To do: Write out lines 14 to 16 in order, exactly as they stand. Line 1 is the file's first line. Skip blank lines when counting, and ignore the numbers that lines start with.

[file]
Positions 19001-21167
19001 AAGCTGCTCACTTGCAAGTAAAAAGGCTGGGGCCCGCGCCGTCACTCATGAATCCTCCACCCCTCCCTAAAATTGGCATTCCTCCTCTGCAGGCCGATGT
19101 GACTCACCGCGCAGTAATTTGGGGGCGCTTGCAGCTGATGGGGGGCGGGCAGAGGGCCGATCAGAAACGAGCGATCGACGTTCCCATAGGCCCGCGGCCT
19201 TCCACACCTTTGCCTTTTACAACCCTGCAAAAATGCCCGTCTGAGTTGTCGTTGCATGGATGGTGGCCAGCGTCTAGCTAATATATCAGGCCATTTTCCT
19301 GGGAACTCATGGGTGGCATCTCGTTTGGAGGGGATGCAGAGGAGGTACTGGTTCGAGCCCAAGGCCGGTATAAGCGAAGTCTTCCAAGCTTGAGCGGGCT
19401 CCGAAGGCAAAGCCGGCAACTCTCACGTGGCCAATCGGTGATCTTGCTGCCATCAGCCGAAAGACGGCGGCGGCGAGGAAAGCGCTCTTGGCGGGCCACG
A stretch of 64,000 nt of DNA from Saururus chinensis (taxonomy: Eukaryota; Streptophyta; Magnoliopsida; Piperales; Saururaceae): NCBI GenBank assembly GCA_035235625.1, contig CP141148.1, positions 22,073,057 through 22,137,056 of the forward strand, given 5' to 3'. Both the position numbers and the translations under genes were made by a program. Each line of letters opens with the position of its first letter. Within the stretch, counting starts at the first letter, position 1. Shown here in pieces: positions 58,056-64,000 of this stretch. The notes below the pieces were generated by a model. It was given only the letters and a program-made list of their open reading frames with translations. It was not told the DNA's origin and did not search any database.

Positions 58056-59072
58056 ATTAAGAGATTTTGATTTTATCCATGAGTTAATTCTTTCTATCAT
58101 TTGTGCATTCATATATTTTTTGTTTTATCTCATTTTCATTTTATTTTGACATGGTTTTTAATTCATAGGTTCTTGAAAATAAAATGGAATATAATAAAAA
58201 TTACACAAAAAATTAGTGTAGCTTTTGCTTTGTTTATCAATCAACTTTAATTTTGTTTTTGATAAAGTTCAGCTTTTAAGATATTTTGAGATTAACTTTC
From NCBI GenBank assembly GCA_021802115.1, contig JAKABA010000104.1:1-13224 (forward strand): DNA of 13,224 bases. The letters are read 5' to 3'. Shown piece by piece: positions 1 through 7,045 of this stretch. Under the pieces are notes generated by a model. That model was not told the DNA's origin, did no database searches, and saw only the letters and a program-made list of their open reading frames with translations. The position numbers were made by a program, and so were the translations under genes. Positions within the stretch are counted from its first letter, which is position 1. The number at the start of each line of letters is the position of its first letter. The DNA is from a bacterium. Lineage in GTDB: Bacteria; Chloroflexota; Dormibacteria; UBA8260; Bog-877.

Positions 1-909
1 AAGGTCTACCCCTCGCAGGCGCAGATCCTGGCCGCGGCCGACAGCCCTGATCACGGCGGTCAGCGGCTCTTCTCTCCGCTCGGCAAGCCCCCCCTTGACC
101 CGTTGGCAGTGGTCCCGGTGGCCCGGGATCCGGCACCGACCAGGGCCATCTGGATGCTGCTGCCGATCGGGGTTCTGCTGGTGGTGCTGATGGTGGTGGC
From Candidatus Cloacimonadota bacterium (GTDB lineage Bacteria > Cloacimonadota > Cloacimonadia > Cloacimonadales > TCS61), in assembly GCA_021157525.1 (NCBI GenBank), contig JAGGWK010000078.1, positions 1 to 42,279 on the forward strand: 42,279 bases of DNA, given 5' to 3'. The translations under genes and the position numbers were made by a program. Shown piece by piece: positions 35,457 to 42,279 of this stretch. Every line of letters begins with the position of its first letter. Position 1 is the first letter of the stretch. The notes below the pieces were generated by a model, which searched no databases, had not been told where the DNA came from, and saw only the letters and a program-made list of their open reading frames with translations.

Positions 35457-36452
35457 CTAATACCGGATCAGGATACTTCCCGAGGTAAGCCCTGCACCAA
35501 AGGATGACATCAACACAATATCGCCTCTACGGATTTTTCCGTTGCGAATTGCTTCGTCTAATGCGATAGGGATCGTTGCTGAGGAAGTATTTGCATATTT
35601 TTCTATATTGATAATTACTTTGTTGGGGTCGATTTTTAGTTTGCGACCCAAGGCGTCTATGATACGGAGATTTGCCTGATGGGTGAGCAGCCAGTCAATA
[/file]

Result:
1 AAGGTCTACCCCTCGCAGGCGCAGATCCTGGCCGCGGCCGACAGCCCTGATCACGGCGGTCAGCGGCTCTTCTCTCCGCTCGGCAAGCCCCCCCTTGACC
101 CGTTGGCAGTGGTCCCGGTGGCCCGGGATCCGGCACCGACCAGGGCCATCTGGATGCTGCTGCCGATCGGGGTTCTGCTGGTGGTGCTGATGGTGGTGGC
From Candidatus Cloacimonadota bacterium (GTDB lineage Bacteria > Cloacimonadota > Cloacimonadia > Cloacimonadales > TCS61), in assembly GCA_021157525.1 (NCBI GenBank), contig JAGGWK010000078.1, positions 1 to 42,279 on the forward strand: 42,279 bases of DNA, given 5' to 3'. The translations under genes and the position numbers were made by a program. Shown piece by piece: positions 35,457 to 42,279 of this stretch. Every line of letters begins with the position of its first letter. Position 1 is the first letter of the stretch. The notes below the pieces were generated by a model, which searched no databases, had not been told where the DNA came from, and saw only the letters and a program-made list of their open reading frames with translations.